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If you don't like creating of VRT file mentioned above, you can use MyGeoData Converter - the import tool will create the VRT file automatically. Coordinate column is detected if the attribute name of X coordinate is: x, xcoord, xcoordinate, coordx, coordinatex, longitude, long or the attribute name contains: x_*, *_x Similar for Y coordinate: y, ...


0

The error message ERROR 6: GDALDriver::Create() ... no create method implemented for this format tells what goes wrong but it is pretty hard for a GDAL end user to interpret the message because it is not documented in http://www.gdal.org/gdal_sieve.html. Gdal_sieve.py must be used with a raster output format that supports Create() method. That is documented ...


4

According to the ogr2ogr csv documentation and also this answer, you need to specify which fields contain the geometry in a VRT file: <OGRVRTDataSource> <OGRVRTLayer name="test"> <SrcDataSource>test.csv</SrcDataSource> <GeometryType>wkbPoint</GeometryType> <LayerSRS>WGS84</LayerSRS> ...


0

Circumventing ogr2ogr for the first conversion, I've found a unix tool that will allow me to do this (https://github.com/mapbox/csv2geojson) csv2geojson -lat "latitude" -lon "longitude" input.csv > intermediatefile.geojson I use a constant name for the output file so it gets just overwritten a bunch of times, but now I can convert to kml ogr2ogr -f ...


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I already fixed it. I had to follow these steps: Define GOA2_CLIENT_ID, GOA2_CLIENT_SECRET, GME_APIKEY Define GME_REFRESH_TOKEN, which allow the app to refresh the token No problem, so far. Just followed the wiki page Define GME_AUTH (or provide 'auth' in the query string). This is not specified in the wiki page, but can be found here: The steps to ...


0

So after using gdal_translate to reproject the shapefile first, then using that as the input for gdal_rasterize, everything worked. I'm assuming that gdal didn't recognize the shapefile's projection (it wasn't anything I'd seen either) and that just caused the whole thing to fail. It makes sense, but I wish the error raised would've pointed to that, and I ...


1

It is not really documented in http://www.gdal.org/gdal_polygonize.html that gdal_polygonize is using only one band of the source image. Better wording would be: creates vector polygons for all connected regions of pixels in the raster sharing a common pixel value on the selected band From the script itself you can see that by default band 1 is ...


1

You could try to install everything from packages first, then add the hdf5 libs and re-build gdal with that. All other ways (except self-compiling all) will end in the problems you discovered.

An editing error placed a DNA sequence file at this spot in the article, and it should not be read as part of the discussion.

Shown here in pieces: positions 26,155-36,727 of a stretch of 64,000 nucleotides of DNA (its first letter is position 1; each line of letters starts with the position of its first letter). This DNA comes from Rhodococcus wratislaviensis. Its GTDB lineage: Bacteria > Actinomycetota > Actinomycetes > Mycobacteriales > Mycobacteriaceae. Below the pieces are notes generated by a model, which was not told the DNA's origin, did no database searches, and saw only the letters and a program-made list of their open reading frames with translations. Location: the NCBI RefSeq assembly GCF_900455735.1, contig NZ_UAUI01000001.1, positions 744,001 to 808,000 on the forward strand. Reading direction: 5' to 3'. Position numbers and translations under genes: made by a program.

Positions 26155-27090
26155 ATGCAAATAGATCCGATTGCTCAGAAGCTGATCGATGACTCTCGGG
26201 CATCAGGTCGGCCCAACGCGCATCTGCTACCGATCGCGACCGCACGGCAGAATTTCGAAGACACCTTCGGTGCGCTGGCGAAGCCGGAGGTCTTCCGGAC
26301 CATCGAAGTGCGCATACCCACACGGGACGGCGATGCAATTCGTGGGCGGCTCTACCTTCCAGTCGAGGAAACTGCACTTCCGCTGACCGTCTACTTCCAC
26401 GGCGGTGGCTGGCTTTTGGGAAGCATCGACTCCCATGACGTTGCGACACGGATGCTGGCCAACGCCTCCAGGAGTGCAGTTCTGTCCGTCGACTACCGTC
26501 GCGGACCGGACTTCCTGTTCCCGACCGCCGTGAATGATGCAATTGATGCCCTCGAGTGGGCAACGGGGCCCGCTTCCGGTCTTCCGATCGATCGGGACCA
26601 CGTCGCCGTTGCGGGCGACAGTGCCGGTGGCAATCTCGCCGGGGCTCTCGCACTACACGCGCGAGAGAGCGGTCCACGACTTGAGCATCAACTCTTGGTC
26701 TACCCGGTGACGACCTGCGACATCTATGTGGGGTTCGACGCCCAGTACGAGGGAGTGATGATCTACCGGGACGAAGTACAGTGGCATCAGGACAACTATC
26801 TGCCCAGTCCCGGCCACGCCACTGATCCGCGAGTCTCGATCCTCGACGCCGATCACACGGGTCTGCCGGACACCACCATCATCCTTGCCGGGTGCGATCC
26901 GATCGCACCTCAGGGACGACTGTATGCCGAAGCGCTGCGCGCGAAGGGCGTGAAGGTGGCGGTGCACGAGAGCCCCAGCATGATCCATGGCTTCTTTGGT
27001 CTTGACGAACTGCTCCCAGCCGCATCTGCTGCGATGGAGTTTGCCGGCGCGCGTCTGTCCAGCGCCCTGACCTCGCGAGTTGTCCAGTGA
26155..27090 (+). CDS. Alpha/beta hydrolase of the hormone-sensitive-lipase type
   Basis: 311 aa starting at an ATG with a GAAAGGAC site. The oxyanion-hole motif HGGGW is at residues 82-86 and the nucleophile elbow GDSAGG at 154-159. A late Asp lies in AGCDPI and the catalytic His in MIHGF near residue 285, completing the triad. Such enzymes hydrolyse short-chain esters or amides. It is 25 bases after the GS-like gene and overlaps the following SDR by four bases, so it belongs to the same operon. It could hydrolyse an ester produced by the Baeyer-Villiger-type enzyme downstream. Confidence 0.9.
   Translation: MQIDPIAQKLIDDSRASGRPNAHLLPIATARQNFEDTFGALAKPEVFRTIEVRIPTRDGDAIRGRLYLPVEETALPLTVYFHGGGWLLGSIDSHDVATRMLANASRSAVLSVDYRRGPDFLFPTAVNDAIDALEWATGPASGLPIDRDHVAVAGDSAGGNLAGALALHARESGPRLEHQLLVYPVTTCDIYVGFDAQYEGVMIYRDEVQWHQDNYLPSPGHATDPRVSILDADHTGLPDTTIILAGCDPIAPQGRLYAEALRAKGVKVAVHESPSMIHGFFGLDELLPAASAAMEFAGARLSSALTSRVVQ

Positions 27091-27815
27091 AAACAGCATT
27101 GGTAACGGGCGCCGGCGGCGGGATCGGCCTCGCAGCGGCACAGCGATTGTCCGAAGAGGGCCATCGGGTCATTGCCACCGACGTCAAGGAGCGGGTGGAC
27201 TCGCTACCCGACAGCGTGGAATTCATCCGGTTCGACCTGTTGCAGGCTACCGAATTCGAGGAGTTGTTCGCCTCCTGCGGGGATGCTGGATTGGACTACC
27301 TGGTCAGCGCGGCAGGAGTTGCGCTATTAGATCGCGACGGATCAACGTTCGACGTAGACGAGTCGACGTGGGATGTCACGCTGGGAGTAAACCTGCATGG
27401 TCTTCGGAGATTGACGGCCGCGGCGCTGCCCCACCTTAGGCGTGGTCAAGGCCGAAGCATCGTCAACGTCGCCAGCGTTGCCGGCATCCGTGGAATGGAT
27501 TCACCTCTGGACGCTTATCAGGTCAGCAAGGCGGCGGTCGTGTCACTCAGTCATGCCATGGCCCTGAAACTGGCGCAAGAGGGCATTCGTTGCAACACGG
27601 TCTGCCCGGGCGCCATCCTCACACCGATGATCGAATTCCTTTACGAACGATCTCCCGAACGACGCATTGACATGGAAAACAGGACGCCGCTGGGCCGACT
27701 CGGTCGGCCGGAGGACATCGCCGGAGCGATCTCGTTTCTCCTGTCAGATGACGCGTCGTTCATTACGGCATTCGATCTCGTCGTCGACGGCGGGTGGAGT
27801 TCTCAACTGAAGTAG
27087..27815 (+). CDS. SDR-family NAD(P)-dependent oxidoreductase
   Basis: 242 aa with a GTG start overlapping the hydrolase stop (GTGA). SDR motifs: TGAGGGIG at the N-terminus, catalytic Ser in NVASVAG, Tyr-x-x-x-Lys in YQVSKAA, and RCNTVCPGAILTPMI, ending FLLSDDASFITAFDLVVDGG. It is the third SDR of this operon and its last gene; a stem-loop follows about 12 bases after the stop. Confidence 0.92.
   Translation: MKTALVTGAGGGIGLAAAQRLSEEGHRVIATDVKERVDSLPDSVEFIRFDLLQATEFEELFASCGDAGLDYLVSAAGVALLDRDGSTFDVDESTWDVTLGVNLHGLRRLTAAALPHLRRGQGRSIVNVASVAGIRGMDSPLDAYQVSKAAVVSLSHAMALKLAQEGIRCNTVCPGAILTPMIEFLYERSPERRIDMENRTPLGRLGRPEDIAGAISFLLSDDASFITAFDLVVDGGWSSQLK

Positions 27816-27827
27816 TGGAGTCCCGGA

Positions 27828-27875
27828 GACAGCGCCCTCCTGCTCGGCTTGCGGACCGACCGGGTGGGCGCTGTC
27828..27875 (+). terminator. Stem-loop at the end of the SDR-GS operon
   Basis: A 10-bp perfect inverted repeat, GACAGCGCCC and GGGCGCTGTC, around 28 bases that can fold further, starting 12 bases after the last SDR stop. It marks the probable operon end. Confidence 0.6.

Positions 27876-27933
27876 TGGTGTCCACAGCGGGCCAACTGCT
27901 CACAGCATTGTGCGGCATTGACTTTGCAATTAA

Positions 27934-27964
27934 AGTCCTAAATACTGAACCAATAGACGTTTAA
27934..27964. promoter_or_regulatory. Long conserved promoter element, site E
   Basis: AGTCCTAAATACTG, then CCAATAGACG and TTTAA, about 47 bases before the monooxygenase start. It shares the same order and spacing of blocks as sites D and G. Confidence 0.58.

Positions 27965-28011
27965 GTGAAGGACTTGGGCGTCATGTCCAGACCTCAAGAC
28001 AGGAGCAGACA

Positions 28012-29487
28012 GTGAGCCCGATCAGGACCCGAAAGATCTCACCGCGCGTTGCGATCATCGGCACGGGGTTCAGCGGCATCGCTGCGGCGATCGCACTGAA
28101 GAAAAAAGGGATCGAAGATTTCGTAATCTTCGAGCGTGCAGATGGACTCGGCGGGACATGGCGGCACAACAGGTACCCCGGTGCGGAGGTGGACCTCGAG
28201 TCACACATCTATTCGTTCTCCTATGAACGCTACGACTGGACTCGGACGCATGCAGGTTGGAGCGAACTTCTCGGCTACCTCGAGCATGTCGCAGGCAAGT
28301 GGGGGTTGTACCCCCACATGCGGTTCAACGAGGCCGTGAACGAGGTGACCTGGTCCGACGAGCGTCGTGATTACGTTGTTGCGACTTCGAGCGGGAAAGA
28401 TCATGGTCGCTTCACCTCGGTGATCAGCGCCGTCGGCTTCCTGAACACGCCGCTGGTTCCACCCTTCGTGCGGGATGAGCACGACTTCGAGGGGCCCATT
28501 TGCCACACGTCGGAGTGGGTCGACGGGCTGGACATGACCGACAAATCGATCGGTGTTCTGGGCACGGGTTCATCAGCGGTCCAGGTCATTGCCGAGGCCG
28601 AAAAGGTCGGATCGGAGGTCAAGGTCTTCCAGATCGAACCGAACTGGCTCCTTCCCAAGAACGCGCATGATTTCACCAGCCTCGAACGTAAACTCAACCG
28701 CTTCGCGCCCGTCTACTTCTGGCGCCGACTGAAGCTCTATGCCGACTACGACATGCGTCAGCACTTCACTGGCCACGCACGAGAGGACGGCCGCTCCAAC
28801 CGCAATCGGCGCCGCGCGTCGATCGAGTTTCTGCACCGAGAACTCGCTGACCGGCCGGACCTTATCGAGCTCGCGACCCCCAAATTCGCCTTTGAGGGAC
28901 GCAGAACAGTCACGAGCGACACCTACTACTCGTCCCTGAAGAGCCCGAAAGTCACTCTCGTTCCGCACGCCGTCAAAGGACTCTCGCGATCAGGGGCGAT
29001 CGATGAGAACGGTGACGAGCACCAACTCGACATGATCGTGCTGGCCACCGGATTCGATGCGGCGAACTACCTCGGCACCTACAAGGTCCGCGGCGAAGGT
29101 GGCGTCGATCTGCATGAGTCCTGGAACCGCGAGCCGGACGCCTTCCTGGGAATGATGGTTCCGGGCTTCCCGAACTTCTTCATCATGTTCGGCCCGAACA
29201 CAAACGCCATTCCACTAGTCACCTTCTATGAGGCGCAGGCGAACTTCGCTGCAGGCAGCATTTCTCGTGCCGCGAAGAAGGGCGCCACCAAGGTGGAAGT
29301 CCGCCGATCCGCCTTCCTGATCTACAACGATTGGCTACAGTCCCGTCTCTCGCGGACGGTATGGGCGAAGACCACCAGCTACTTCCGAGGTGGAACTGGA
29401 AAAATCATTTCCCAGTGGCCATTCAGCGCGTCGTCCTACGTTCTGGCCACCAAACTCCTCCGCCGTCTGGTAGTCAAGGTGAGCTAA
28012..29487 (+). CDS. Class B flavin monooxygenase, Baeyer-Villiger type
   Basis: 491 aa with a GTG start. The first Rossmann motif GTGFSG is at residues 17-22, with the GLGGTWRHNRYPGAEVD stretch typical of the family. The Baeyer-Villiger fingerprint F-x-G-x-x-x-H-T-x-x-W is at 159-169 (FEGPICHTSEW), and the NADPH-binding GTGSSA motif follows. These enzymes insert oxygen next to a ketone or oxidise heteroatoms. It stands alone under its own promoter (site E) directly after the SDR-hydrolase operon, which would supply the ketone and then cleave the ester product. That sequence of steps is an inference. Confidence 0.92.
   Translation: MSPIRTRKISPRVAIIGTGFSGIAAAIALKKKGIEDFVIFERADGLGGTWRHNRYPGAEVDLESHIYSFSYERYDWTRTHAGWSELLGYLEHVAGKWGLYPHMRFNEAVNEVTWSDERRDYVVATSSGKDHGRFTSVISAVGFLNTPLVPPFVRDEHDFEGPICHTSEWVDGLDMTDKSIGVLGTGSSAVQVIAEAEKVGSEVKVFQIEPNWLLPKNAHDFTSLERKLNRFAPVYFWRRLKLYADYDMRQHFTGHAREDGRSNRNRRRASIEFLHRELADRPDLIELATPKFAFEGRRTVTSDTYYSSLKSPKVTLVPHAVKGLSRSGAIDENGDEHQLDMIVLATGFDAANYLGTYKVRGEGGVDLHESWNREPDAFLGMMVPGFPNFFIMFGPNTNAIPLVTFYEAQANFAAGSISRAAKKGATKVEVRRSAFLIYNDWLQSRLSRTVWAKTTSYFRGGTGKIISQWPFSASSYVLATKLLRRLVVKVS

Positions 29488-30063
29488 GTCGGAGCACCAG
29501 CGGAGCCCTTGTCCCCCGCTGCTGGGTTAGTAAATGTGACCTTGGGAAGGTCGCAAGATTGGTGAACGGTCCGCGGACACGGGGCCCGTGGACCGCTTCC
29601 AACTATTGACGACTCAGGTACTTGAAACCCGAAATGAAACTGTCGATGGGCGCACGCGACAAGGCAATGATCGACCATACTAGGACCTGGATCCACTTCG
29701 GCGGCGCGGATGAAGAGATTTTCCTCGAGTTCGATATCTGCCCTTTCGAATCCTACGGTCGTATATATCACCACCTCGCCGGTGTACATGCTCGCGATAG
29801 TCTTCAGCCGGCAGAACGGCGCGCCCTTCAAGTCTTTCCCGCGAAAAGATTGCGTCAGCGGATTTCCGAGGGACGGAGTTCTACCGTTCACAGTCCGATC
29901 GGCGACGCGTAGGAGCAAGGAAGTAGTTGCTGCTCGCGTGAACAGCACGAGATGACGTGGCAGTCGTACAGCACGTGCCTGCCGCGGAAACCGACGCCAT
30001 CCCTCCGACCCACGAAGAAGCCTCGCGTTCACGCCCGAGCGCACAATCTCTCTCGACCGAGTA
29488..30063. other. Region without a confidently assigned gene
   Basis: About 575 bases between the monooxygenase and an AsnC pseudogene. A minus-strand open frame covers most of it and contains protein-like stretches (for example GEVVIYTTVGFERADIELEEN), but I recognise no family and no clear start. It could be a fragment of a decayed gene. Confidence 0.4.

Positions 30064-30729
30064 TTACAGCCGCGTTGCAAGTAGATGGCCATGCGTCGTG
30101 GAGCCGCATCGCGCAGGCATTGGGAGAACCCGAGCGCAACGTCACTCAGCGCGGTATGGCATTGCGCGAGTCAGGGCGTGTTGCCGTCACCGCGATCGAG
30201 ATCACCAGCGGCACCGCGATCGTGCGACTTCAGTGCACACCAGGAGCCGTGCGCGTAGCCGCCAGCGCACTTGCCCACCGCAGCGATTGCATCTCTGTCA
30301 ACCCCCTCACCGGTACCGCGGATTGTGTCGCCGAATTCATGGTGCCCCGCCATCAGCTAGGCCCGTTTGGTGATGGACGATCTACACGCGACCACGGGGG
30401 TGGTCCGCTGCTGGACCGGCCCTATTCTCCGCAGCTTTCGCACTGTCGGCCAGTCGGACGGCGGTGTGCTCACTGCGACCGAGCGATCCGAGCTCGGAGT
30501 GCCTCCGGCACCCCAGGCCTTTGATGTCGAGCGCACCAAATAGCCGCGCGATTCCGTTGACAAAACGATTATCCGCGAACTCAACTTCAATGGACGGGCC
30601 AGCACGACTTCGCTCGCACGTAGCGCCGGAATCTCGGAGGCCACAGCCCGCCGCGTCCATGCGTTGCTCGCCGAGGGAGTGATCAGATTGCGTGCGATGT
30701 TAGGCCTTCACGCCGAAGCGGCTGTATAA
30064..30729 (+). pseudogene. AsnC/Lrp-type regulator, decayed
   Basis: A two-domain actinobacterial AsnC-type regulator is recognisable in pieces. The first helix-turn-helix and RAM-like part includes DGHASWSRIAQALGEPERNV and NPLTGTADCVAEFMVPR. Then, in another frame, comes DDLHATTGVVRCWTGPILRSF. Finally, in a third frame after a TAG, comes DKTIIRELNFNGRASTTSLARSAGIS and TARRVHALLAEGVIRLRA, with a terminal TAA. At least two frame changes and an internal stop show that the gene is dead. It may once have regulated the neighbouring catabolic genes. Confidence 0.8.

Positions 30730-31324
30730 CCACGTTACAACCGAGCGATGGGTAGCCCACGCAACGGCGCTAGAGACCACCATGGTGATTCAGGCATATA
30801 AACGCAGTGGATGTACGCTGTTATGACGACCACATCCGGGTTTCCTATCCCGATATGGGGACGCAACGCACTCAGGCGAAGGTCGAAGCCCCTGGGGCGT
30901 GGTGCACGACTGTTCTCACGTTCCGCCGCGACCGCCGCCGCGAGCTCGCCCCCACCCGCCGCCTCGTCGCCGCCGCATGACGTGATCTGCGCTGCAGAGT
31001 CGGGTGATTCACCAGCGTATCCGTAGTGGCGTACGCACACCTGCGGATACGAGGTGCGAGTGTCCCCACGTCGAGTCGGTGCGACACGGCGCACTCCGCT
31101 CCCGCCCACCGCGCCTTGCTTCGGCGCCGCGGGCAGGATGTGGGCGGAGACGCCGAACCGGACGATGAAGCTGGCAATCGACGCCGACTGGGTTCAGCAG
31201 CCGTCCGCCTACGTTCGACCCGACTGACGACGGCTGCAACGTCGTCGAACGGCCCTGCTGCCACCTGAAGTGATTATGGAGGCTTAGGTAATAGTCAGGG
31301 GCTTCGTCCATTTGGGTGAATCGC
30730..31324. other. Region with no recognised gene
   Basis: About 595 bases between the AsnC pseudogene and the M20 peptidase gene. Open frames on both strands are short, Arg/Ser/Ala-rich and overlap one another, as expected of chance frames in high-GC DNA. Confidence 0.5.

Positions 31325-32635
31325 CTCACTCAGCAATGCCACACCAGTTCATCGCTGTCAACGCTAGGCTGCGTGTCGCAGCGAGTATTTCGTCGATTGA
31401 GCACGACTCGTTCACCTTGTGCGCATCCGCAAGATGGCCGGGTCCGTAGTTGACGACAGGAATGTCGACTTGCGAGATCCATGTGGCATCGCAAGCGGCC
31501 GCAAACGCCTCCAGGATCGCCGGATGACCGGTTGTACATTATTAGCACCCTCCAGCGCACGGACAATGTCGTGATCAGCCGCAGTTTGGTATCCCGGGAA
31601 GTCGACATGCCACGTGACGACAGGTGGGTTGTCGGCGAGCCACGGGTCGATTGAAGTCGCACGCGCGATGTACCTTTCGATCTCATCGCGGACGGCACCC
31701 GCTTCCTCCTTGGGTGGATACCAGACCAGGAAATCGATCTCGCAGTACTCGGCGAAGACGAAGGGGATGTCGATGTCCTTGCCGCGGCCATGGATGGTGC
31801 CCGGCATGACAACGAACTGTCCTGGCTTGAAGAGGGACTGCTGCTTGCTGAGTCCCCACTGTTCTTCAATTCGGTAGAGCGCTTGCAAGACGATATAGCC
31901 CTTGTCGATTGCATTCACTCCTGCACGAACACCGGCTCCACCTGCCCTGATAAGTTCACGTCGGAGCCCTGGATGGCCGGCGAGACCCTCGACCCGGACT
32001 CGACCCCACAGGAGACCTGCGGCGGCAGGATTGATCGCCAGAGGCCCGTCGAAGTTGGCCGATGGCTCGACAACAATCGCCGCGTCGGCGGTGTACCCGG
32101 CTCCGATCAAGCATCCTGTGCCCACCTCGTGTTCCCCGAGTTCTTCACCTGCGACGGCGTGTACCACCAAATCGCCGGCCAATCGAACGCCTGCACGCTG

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Turns out this is a projection issue. Prior to merging, I'm reprojecting the tiles from EPSG:4326 to EPSG:3785. When this is done after the merge no problems occur.


4

The following script determines the bounding box of a raster and creates based on the bounding box a geometry. import ogr, gdal raster = gdal.Open('sample.tif') vector = ogr.Open('sample.shp') # Get raster geometry transform = raster.GetGeoTransform() pixelWidth = transform[1] pixelHeight = transform[5] cols = raster.RasterXSize rows = raster.RasterYSize ...


1

I hit the same error message and even though my code is python (using GDAL python bindings) the behaviour is exactly the same, "Cannot Find GPTS Object" is thrown on an attempt to open the file and there is no obvious way to silence it or get around it. It looks like the error is thrown, because gdal makes an assumption about the PDF format that is not true ...


0

Answer to how to turn the csv into a vrt file For a CSV files with the x and y coordinates in the columns "x" and "y", the resulting VRT file is: <OGRVRTDataSource> <OGRVRTDataSource> <OGRVRTLayer name="points"> <SrcDataSource>/path/your.csv</SrcDataSource> ...


1

The correct syntax is: print multiline.ExportToWkt() 'MULTILINESTRING ((0 0,0 1),(0 1,0 2),(0 2,0 3,0 4))' line = ogr.ForceToLineString(multiline) print line.ExportToWkt() 'LINESTRING (0 0,0 1,0 2,0 3,0 4)' It is easier with Shapely coords = [((0,0),(0,1)),((0,1),(0,2)),((0,2),(0,3),(0,4))] from shapely.geometry import LineString, MultiLineString line1 = ...


3

For irregular polygons, and assuming that your geotiff raster file is a binary raster, you could use GDAL_Calc: GDAL_Calc.py -A Mask.tif -B CutBigImageToClip.tif --outfile=SmallerFile.tif --NoDataValue=0 --Calc="B*(A>0)" This query will populate 0 where Mask.tif <= 0 and BigImage where the Mask > 0. To do this both rasters must be the same cell ...


1

I don't know if it's possible to clip a raster with an other raster but you could use gdaltindex to build the shapefile with the extent of your raster. http://www.gdal.org/gdaltindex.html


1